We all bought “boogie boards” and I thought: “Huzzah! I can’t fail, I have this awesome floatation device!”

I met a rip current.

I had my board tethered to my ankle instead of my wrist. I have no idea why I thought that was a good idea. None.

As the Atlantic Ocean kept pulling me further out, I desperately tried to get my board off. Time after time, I reached for my foot only to topple over again and again, like I was in a giant washing machine.

I could get my head above water just long enough to see my friends yards away, and before I could make any noise, my head was underwater again, and there I was, silent.

They say that drowning is silent.

Nearly drowning is too.

I finally got my board off my ankle and tried desperately to put my feet on the ocean floor. If I could only stand, like I did in 1988, or possibly ‘89, I could be fine. I could look up at the sky and just walk toward the beach.

But I couldn’t find it. I was stuck in a rip current.

And the whole time, it was silent.

But I could see, through the inverted kaleidoscope. Sun. Darkness. Depth. Distance. Sun. Darkness. Depth. Distance.

And with every pull, the quiet increased. Like the waves were playing Aerosmith on mute. You knew it was ear splitting but no one was aware.

Would I see the beach again?

It was getting darker and I finally figured out fight or flight. I fought all wrong. Thumbs out in a fist fight kind of wrong.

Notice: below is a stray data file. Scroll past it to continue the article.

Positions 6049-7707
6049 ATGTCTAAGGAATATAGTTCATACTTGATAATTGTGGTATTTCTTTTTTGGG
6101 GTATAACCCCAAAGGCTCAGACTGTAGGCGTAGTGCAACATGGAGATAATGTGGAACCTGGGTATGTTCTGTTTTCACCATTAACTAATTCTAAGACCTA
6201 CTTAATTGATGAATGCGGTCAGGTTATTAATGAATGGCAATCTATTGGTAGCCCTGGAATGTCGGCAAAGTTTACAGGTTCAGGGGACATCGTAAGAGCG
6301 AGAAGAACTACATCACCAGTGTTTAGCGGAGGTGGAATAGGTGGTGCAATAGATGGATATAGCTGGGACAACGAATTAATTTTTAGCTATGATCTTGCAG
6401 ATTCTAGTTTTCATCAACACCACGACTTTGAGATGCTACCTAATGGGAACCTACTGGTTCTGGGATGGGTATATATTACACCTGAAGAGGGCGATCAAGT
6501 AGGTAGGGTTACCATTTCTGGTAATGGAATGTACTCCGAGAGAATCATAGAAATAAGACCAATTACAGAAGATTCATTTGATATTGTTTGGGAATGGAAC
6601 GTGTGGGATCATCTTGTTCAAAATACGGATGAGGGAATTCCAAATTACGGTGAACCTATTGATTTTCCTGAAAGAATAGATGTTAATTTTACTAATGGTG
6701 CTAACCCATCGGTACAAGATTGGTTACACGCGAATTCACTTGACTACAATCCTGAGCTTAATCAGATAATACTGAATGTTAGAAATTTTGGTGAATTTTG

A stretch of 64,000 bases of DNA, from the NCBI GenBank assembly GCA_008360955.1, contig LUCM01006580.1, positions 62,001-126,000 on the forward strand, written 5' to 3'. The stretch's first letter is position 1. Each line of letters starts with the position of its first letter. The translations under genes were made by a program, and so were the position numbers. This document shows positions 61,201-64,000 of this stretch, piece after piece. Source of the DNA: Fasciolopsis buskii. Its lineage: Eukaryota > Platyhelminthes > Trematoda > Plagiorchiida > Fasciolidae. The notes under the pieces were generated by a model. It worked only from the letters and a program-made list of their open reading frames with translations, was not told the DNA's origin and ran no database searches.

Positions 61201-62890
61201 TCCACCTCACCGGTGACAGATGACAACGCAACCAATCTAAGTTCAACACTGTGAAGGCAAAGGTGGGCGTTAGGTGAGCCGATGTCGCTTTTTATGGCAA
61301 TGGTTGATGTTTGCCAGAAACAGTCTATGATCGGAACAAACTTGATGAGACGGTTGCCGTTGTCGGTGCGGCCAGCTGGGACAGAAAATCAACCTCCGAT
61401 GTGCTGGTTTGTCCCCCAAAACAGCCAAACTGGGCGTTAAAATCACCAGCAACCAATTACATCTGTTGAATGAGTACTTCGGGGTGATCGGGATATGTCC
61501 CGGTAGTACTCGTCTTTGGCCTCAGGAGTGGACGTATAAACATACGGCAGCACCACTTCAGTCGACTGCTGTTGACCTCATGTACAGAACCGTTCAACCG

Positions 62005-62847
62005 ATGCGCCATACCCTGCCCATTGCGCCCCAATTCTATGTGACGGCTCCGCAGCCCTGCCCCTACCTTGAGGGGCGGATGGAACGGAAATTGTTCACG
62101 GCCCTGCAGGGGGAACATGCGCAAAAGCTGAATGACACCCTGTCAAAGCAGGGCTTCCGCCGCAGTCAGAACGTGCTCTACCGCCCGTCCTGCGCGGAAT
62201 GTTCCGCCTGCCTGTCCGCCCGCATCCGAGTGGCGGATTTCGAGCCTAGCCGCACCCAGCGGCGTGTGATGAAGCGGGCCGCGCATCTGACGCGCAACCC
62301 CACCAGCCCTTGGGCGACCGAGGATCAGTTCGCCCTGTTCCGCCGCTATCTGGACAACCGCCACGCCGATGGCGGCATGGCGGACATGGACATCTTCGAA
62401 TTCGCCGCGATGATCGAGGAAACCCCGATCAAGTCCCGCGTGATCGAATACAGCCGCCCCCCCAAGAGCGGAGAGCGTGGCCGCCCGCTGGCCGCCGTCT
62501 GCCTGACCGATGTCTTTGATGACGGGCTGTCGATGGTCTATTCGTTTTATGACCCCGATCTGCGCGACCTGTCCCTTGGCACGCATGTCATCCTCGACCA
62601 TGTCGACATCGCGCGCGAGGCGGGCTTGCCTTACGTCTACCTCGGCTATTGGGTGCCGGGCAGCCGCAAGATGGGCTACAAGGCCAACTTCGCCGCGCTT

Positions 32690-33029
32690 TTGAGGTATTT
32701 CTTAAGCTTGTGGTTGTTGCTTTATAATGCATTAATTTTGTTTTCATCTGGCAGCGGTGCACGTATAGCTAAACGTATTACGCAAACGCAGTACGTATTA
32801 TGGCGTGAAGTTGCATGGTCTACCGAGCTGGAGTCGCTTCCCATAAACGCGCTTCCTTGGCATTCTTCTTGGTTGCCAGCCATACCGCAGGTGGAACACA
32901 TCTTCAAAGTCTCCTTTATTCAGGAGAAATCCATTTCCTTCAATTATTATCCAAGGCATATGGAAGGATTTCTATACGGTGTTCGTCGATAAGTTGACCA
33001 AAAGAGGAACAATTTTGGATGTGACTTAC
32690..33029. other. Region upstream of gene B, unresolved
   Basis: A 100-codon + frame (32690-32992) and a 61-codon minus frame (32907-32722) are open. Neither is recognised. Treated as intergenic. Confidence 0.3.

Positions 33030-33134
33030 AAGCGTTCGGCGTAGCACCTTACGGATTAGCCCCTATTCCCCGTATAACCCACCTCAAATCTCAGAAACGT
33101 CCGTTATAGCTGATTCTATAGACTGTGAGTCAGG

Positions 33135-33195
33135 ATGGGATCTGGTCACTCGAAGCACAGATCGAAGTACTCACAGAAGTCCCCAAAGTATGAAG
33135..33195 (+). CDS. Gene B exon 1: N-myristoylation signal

“Dear God…. please tell my mom….”

I was on another rotation when the sun righted itself.

I was lifted from the water and being dragged(?), pulled(?) toward the sun. I could see sun!

My friend’s youngest brother (fifteen at the time) pulled me from the riptide that day.

He pulled me to shore and effortlessly carried me out of the water to safety.

He said we were nearly a mile from the spot I’d entered the water. And I have no way of knowing if it’s true but it makes him more heroic, so I choose to believe it.

“Dude! That was fricking amazing! Meliss! You should’ve seen you! Ass over elbows all the way to Greenland!” He said, pulling a towel, beautifully warm, from the sand. “Why the crap did you let go of your board?” (Which was never recovered.)

“Tethered…..(cough)…..Foot……(sputter)…… Stupid.” I rasped out.

He laughed but I threw my arms around his neck. I closed my eyes and didn’t say anything as I hacked and gagged and I’m sure, had a gross nose.

His mom asked if I was ok and if I wanted to call my parents or go to the hospital.

Hospital? No. Mom? Dad? Yes.

I bet I downplayed it, and there’s a good chance they still don’t know the whole story.

I had a few days left in Myrtle Beach but I didn’t head back into the water.

I sat on the beach and watched the water, knowing it wasn’t silent. Only I heard it that way. I felt like the ocean and I had a pact. I’ll tell you stories, so long as you listen. Completely listen. In silence.

The next time I saw the ocean was 2016. I was pregnant and my best friend made one of my dreams come true.

Me and Jil (2016, Zuma Beach, CA)

We went whale watching and I got to see a pod of dolphins. They laughed and jumped. I think they showed off just for me. “Hey lady, this is how you ocean, not on some stupid board.”

I wasn’t afraid.

I was on the water, and it wasn’t,

Silent.